Categories
Dev Process Tools Udemy

Coding on a plane… on an iPad

The project

In my ongoing efforts to up my development game, I’m currently working on learning how to create an app that has user authentication. Adding authentication to the web app is completely new to me and as always I’m time-constrained. So when I found myself in a plane on the runway for over an hour thanks to a mechanical issue I thought why not try and get some study done on my iPad.

I had previously downloaded all my courses content on the Udemy iPad app. This was some luck on my part as streaming video content over a 4G data connection would quickly blow through my data cap which wouldn’t be ideal. I also had a bunch of dev apps I’d downloaded ages ago but hardly ever used.

The setup

I wasn’t sure how much I would really be able to do given I had a set of tools that I guess you’d call “non-traditional” from a web development perspective. Here’s what I used:

  • iPad Pro 10.5 – This continues to be a great machine for me. The screen size gives me a lot of flexibility without the bulk of the 12.7. It does have its limitations of course but increasingly iPad is filling more and more of my needs
  • iPhone 6s – My iPad doesn’t have LTE so I used my phone as a hotspot to connect to the internet
  • Textastic – While of course, I wish I had a text editor with all of the power of a desktop app, Textastic is the best I’ve found so far on iOS. The code highlighting is nice, it comes with a range of themes and custom fonts and works seamlessly with my iOS GitHub client of choice, Working Copy
  • Working Copy – This is one of those apps that constantly amazes me. It feels like this is an application that just shouldn’t be able to work on iOS but somehow it does. I had absolutely no issues connecting to my GitHub repos, downloading the latest build of the project I was working on, making changes in Textastic, then pushing those changes back to GitHub. Perfect!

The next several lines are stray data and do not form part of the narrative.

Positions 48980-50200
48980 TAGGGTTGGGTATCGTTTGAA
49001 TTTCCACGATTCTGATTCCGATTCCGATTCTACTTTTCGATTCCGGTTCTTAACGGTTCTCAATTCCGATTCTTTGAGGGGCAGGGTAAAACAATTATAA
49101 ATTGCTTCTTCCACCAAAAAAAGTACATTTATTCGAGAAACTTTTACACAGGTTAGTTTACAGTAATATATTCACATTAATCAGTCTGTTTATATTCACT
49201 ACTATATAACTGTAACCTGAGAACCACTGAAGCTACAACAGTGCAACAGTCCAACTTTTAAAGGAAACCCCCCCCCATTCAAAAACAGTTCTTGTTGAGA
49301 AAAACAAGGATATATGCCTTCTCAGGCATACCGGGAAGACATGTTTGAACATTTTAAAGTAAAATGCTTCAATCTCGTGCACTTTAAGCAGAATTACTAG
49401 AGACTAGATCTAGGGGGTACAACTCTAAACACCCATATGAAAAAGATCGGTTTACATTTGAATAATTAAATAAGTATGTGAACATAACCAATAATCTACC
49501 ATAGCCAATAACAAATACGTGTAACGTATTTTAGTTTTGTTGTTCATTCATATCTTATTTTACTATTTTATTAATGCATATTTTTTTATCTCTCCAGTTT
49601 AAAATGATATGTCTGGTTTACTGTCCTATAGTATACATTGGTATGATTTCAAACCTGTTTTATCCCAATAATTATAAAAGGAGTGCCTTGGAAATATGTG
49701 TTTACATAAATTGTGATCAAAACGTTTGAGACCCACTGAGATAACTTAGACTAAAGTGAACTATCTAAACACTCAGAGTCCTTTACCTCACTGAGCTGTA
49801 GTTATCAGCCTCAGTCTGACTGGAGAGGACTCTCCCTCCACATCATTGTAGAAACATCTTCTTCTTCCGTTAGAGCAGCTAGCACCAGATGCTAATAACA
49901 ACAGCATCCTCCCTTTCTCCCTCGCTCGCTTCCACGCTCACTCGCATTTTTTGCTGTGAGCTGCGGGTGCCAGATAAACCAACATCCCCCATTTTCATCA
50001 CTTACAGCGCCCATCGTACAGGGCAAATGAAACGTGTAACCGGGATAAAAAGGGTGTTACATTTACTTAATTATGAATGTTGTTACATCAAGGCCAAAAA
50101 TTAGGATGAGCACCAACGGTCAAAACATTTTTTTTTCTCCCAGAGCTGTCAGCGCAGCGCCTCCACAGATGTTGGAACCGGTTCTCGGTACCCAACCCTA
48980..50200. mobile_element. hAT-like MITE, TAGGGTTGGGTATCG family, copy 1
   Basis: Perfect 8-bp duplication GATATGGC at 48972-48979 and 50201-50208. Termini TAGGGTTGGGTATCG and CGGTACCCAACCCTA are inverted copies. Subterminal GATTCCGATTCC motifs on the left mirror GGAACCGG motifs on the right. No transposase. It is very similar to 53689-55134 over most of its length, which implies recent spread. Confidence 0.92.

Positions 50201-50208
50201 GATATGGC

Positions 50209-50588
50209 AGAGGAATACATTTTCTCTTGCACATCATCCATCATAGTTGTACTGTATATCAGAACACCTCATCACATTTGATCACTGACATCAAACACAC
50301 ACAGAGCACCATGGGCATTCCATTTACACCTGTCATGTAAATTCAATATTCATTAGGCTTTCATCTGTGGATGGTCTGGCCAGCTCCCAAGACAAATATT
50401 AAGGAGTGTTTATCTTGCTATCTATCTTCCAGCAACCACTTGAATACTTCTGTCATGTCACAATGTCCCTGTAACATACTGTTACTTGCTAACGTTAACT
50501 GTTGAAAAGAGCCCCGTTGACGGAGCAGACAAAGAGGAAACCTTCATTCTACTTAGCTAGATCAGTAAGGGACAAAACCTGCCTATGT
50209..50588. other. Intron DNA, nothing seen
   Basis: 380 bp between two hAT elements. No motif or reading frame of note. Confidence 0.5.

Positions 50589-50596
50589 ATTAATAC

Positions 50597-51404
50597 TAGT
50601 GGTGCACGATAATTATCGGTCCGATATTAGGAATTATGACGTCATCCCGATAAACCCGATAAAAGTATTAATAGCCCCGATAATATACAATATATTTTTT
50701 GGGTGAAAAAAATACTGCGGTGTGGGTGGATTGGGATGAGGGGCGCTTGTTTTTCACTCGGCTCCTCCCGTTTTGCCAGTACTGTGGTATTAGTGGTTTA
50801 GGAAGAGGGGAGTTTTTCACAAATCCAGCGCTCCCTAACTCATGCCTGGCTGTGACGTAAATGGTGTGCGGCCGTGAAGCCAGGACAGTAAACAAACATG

• Udemy – The work I was doing was part of the Udemy course I’ve been working through and thankfully the app supports downloading the course content to the device.

What works well

The fact this was possible at all feels sort of amazing. For the most part, the applications I used (listed above) did a great job at the basics and in some cases were far more. I think the thing that really stood out to me most was how the single view full-screen apps made me less likely to switch between apps and, as a result, help me focus on what I was doing more. That focus altered my workflow quite a bit. I’m not sure it was better or worse, but it was certainly different. Thinking about it I think I was far more likely to stay in my text editor and write code from my own mind rather than relying on the content of another window.

I also think the lack of some of the power features of a desktop text editor meant I was paying more attention to everything I typed. Not having the code editor automatically format my text for example really made me pay attention to how I was laying out my code because I knew it wouldn’t be reformatted on save. It will be interesting to see the differences between my handwritten code and what my normal beautified code looks like.

What could be better

Screen real-estate – Whenever you’re doing web development you need a few windows open at a time. You really can’t have too much screen real estate in this sort of work so a 10.5-inch screen is always going to be tight. Having said that it wasn’t horrible either.

Testing – The iPad doesn’t have a terminal nor can it run a node or mongo server so I wasn’t able to test my code. While it’s not a big deal given I was just following a tutorial I wouldn’t want to spend to much time working on something without being able to see the results of my efforts. That would run the risk of building issues on top of issues and it might lead to a lot of wasted effort. I could have used Panics excellent Prompt but the app I’m working on isn’t running on anything other than my local dev environment on my Mac. Sorting that from my iPad was more effort than I was prepared to make, although it probably could be done.